The at-home Olympian: Home safety tips for sporty families

Families across the nation are camped out in front of the tube this week watching the Olympics. You know what that means. The infectious fanfare and inspiration will be sending tomorrow’s stars (your kids!) doing handsprings across the lawn and begging you for a volleyball net. While the Olympics only last for a couple weeks, we at Paul Davis Restoration of Central Maine have plenty of ideas on how to keep your sporty family safe and fit around your home throughout the year. Here’s a list of tips and home fixes to ensure that kicking a goal in your front yard is a big win and not a big medical bill!

AERIAL GYMNAST
Do you have dreams of being an Olympic gymnast and doing all sorts of fancy moves on the rings? Well, whether you can do one pull-up or 50, an in-home pull-up bar is a great way to increase strength and stamina. When choosing a bar, make sure it can support at least double your weight. Choose a place in your home with a sturdy wall on which to install it—think a concrete garage or on a wall stud or ceiling joist. Before installing the bar, drill pilot holes to avoid cracking the wall or injuring yourself. Finally, make sure you tighten it with properly-sized bolts to keep it (and you) up in the air!

TRACK & FIELD
Are you a Lolo Jones in training? If so, you may be interested in getting a treadmill for your basement or office to help keep you on track even when the weather sours. First, always wear running shoes on the machine—never go barefoot or wear sandals! Let Fido and Spot sniff around the new machinery before you start your run so they don’t end up exploring while it’s in motion causing injury to you or themselves.

Also remember that while walking or running on the treadmill, resist the urge to look down at your feet; this could lead you to lose your sense of the belt’s proportion and stumble or fall. Instead, look at the wall or the display in front of you. Finally, never compromise your safety by getting off the machine while it’s still running. If you need to stop your workout momentarily, press the “pause” or “emergency stop” button and wait for the treadmill to slow before disembarking.

TRAINING ACE
You’re so into pumping iron, you could give Olympic weightlifters a run for their money! Your home gym is stocked with weights and all the latest fitness tools and gadgets—here’s how to make sure it remains a safe place for you to work out. Keep your home gym clean and tidy; doing so eliminates careless accidents, such as tripping over a misplaced dumbbell.

Make sure you have plenty of room to perform the exercises you’re interested in—it’s no good having a home gym if you don’t have the space to even stretch! Finally, impress upon your curious kids that this area is off limits without adult supervision. The large, heavy pieces with lots of moving parts can be a real danger for young ones.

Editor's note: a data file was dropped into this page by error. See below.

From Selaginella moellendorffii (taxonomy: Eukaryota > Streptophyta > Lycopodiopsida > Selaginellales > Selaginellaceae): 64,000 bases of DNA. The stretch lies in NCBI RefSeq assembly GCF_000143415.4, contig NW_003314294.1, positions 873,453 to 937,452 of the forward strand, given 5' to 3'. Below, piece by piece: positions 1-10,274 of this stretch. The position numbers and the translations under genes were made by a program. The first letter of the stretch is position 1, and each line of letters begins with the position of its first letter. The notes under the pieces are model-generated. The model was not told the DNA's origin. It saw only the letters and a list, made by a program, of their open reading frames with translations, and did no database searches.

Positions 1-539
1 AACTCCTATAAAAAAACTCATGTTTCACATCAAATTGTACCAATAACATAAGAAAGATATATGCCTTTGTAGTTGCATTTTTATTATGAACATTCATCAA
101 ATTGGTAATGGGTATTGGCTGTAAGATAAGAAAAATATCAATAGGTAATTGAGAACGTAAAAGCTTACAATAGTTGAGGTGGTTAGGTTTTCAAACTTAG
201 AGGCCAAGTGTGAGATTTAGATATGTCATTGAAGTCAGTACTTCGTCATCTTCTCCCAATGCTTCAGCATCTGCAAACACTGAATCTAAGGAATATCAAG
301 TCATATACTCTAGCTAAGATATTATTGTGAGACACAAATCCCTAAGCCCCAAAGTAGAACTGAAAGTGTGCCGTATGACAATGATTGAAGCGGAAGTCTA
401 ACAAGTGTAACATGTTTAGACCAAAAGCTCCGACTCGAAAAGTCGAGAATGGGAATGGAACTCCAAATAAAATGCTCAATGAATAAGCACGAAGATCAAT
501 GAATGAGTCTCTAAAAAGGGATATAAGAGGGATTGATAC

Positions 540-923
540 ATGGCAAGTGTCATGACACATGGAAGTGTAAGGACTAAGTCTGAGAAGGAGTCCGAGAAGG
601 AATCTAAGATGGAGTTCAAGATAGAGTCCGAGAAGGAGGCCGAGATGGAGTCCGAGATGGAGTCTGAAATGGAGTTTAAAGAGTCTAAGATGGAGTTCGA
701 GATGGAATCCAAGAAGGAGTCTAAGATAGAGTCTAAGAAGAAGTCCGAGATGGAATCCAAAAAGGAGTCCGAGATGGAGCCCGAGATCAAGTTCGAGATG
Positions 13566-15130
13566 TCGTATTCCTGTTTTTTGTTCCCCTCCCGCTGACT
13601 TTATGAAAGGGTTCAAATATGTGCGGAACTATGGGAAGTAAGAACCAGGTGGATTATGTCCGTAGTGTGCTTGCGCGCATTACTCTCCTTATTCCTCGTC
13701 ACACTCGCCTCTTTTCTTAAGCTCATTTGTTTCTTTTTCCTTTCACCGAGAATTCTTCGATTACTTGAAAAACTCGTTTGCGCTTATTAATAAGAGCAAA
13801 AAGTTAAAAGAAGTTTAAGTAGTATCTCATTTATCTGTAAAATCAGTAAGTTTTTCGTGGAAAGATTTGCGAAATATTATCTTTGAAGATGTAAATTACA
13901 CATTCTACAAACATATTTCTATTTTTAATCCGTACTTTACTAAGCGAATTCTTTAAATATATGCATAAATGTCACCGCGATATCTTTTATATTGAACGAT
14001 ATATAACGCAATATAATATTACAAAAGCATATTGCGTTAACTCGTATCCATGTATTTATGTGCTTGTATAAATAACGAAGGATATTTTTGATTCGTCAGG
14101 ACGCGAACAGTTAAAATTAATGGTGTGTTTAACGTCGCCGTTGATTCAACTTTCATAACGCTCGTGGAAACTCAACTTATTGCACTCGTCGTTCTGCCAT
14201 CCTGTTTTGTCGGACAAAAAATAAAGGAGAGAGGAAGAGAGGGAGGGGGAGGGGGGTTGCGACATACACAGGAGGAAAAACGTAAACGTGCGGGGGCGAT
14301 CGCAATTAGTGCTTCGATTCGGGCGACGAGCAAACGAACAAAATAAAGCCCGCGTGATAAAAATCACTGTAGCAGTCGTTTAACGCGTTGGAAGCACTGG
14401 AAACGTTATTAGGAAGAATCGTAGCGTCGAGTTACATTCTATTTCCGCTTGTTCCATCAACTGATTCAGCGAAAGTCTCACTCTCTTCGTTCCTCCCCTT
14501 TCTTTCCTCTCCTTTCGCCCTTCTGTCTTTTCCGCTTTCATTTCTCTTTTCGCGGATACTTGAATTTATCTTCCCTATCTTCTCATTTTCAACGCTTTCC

ALL AROUND GYMNAST
Does your budding Gabby Douglas spend hours on a backyard jungle gym? Every other week, do a quick inspection of the set. Check the nuts and bolts, and tighten if necessary. Make sure the protective caps that cover hardware are still in place, and order replacements if they’ve disappeared.

Every month, do a more complete inspection: Is everything in good working order? Do the swings, ropes, bars and slide feel secure, with no visible cracks or damages? Finally, make sure to clean, sand and repaint any rusted parts as necessary. These quick fixes will keep your little gymnast safe while they work on sticking the landing!

FOOTBALL (WHAT THE U.S. CALLS SOCCER)
Nothing puts a damper on a pick-up game of soccer quite like a sprained ankle from a stumble. Often, the cause is a divot or hole caused by animals or weather erosion. If the hole is in a grassy or wooded area of your yard, fill the bottom with gravel—this will discourage any animals from returning. Then, fill the rest of the hole with about three inches of topsoil and tamp it down into a mound.

Is your soccer field your driveway? Potholes pose a serious danger for your teammates! If you notice a pothole has formed, move your game to a local park and call in the professionals to fill the pothole before someone takes a nasty tumble.

SWIMMING
If your family has a pool in the backyard, it’s likely you spend many summertime hours imitating Michael Phelps and perfecting your stroke. But swimming pools can be a great danger for you and your children if used improperly. First, make sure your pool has a fence and automatic cover, and teach your children to swim at an early age to help prevent accidents. Enforce safety rules (such as “no running in the pool area”), and never let a child swim unsupervised. Keep your safety equipment within easy reach or access of the pool, and no matter how skilled a swimmer you may be, adults should never swim alone or while intoxicated.

Paul Davis Restoration of Central Maine serves the following communities: Bangor Brewer, Old Town, Ellsworth, MDI, Houlton, Waterville, Augusta, and surrounding towns in Central & Down East Maine.

10 most common questions people have after a weather event

Picture this: A big storm hits your city. The question on everyone’s mind is: Now what? You’re not sure where to begin with the cleanup—or if it’s even safe to return to your home at all. At Paul Davis Restoration of Central Maine, we know how stressful a weather event can be. To help relieve some of your anxiety we’ve put together a list of answers to the 10 most common questions people have after a weather event. Store this list in a safe place, and the next time a storm hits you’ll be better prepared to deal with the aftermath.

How do I know if my water is safe to drink?
Immediately after a big storm that has caused citywide damage (such as a hurricane), you should not use tap water for brushing your teeth, preparing meals, washing fruits and vegetables, ice or as drinking water (for you and your pets). Your city may issue a boil order, meaning all water should be boiled for at least one minute before consumption. Your local media outlets will provide you with information on the state of the city’s water, including when it’s finally safe to drink it again!